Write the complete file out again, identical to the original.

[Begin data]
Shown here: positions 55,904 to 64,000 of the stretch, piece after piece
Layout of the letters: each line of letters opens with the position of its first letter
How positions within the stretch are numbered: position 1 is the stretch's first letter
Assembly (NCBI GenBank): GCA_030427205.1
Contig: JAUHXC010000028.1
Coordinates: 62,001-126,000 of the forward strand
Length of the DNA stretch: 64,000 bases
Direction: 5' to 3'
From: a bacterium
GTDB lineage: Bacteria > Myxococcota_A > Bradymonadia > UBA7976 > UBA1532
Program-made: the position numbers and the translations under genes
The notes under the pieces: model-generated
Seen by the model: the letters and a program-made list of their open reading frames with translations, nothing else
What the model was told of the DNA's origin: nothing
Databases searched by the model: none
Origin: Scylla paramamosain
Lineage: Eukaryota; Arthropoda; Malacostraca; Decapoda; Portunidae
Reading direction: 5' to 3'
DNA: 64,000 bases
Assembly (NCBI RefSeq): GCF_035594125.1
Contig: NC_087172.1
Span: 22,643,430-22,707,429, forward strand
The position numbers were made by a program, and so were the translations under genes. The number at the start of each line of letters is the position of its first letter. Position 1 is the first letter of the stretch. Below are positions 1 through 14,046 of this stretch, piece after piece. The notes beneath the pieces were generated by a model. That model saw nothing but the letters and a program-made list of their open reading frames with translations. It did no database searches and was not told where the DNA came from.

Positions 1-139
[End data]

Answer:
Shown here: positions 55,904 to 64,000 of the stretch, piece after piece
Layout of the letters: each line of letters opens with the position of its first letter
How positions within the stretch are numbered: position 1 is the stretch's first letter
Assembly (NCBI GenBank): GCA_030427205.1
Contig: JAUHXC010000028.1
Coordinates: 62,001-126,000 of the forward strand
Length of the DNA stretch: 64,000 bases
Direction: 5' to 3'
From: a bacterium
GTDB lineage: Bacteria > Myxococcota_A > Bradymonadia > UBA7976 > UBA1532
Program-made: the position numbers and the translations under genes
The notes under the pieces: model-generated
Seen by the model: the letters and a program-made list of their open reading frames with translations, nothing else
What the model was told of the DNA's origin: nothing
Databases searched by the model: none
Origin: Scylla paramamosain
Lineage: Eukaryota; Arthropoda; Malacostraca; Decapoda; Portunidae
Reading direction: 5' to 3'
DNA: 64,000 bases
Assembly (NCBI RefSeq): GCF_035594125.1
Contig: NC_087172.1
Span: 22,643,430-22,707,429, forward strand
The position numbers were made by a program, and so were the translations under genes. The number at the start of each line of letters is the position of its first letter. Position 1 is the first letter of the stretch. Below are positions 1 through 14,046 of this stretch, piece after piece. The notes beneath the pieces were generated by a model. That model saw nothing but the letters and a program-made list of their open reading frames with translations. It did no database searches and was not told where the DNA came from.

Positions 1-139